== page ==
The question now is: was the electorate unhappy at Federal Labor as such or just Kevin PM? My feeling is the latter much more than the former. The NSW State Labor Government is fairly clearly a Dead Government Walking, but there is a lot of powerful history there. We are talking about a Government that has had 169 ministerial changes since the 2007 election, has suffered scandal after scandal, was fairly clearly only re-elected last time because the electorate could not quite come at the Liberal Opposition and has just suffered a record-setting by-election swing against, the capping of a series of disastrous by-elections.
Yes, there were some nasty messages for federal Labor in the Penrith by-election wipeout. And the ALP does have a recent tradition of putting a woman in to "carry the can" when things are going bad: as with Carmen Lawrence, Joan Kirner, Kristina Kenneally.
But that is not the only way women get to be heads of Labor Governments: Anna Bligh being the obvious counter example.
So, is Julia Gillard a Carmen/Joann/Kristina or an Anna? That rests on whether the electorate's anger is centred on Kevin or on Federal Labor. My take is that it is much more Kevin than Labor as such. As long as the failures of the Rudd Government can be tagged to Kevin, then I think the Labor Party has to be (now) favoured to win the next Federal election.
Australian federal governments generally do get re-elected. That last one-term federal Government was the Scullin Government, and the onset of the Great Depression was going to be tough to survive. So Julia is surely to be favoured to be re-elected as Australia's first female PM.
Admittedly, Tony Abbott has proved to be a formidable Opposition leader. People have a sense of who Tony is and that clearly works for him. That the Fairfax media/Age/education establishment/academe/art-literary establishment/inner city Progressivist Ascendancy finds that bizarre just shows how much they do not get the perspective of the general public (which, given they define themselves against such is not all that surprising).
But, as long as Kevin's failings are not contagious, then I would bet on Labor being re-elected. So, the question becomes how many time-bombs are there in the policies Kevin set in train?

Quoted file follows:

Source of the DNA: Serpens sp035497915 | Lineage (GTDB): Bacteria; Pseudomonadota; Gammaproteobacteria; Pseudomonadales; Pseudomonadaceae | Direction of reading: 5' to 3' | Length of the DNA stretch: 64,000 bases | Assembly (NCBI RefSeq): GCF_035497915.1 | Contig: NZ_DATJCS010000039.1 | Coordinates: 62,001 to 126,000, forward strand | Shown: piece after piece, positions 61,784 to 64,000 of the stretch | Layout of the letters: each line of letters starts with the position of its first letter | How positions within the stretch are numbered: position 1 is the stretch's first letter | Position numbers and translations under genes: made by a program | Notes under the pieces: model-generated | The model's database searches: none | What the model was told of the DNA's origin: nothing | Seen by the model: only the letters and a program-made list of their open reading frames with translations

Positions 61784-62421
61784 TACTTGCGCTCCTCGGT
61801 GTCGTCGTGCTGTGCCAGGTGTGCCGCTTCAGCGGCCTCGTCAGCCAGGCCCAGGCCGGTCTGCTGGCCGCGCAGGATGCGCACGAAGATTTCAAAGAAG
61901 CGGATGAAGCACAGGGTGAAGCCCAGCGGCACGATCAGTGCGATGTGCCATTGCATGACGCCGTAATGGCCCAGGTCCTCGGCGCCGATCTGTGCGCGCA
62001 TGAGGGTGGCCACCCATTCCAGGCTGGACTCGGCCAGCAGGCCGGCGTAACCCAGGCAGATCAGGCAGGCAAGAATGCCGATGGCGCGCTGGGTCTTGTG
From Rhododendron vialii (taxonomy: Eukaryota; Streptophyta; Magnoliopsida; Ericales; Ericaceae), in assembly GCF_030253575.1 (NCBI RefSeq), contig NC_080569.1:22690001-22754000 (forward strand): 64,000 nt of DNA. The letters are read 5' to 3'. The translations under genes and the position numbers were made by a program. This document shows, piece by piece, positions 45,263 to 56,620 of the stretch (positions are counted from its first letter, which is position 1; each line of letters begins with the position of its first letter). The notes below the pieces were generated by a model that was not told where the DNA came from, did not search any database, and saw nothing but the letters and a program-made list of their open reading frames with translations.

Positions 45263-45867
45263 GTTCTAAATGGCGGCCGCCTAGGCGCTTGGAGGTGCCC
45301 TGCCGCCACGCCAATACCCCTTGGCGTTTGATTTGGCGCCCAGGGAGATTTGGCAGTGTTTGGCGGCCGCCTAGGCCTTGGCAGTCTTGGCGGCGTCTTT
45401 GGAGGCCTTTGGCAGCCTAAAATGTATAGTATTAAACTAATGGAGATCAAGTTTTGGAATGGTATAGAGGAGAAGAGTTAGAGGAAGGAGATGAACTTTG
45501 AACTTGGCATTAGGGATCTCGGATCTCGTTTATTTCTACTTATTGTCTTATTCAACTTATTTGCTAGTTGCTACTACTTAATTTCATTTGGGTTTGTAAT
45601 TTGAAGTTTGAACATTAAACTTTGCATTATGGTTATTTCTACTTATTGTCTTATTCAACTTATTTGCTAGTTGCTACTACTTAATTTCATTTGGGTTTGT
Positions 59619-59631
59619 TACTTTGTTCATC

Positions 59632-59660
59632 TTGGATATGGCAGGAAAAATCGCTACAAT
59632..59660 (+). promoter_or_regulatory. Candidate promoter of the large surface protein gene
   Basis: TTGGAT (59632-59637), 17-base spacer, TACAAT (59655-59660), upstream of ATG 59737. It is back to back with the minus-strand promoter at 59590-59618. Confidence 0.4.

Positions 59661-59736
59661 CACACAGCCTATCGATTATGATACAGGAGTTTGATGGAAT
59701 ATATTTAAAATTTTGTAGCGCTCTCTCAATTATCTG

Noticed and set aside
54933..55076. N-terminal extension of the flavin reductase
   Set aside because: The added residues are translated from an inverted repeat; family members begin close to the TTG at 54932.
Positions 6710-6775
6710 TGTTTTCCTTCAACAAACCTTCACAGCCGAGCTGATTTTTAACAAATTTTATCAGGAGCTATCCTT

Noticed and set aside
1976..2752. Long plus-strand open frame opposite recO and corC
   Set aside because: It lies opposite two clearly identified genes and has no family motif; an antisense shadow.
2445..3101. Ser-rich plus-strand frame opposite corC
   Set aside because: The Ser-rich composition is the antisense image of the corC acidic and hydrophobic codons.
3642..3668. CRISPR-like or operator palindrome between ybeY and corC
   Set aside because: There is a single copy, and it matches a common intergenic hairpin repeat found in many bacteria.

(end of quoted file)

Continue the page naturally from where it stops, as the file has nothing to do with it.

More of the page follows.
If I were Julia, I would be taking a very hard look at what Kevin-decided spending is currently in train. I would particularly be asking why the National Broadband Network is not just another home insulation, education stimulus disaster waiting to happen. Because the true disaster for Federal Labor would be for voters to decide all the things that they disliked about Kevin were not just Kevin after all.
$A43 billion dollars in public spending set in train by the Pointy-haired Boss PM. Can't you just feel the looming trainwreck?
UPDATE: Kevin, the now former PM, and his entourage acting like domineering control freaks over the proposed mining super-profit's tax. Kevin’s track record went back to his days in Queensland public life. Former Opposition leader and Foreign Minister Alexander Downer being brutally revealing about K.Rudd:
The point is clear: people at the embassy had died, we needed to get the Indonesians onto the case to establish who the culprits were, we had to show support to the embassy staff at this time of crisis. It wasn’t about me and it certainly wasn’t about the shadow minister for foreign affairs, Mr Kevin Rudd. But for the member for Griffith it was about one thing: himself. …An economist’s take on changes in Oz political leadership:
It has taken an incredible three years for the Australian public to realise who their national leader really is. I sat with a Labor luminary having a late-night drink in June 2008. He turned to me and said: ‘Mate, one day the Australian public will grow to hate Kevin Rudd as much as I do.’ That day has arrived.
It is noteworthy that their handling of the ETS was decisive in the demise of both Kevin Rudd and Malcolm Turnbull. The cynicism and opportunism of the Rudd-Turnbull ETS was one of the most shameful episodes in the history of Australian federal politics. It is testimony to the remarkable efficiency of the Australian political system that it is capable of so swiftly liquidating its own errors.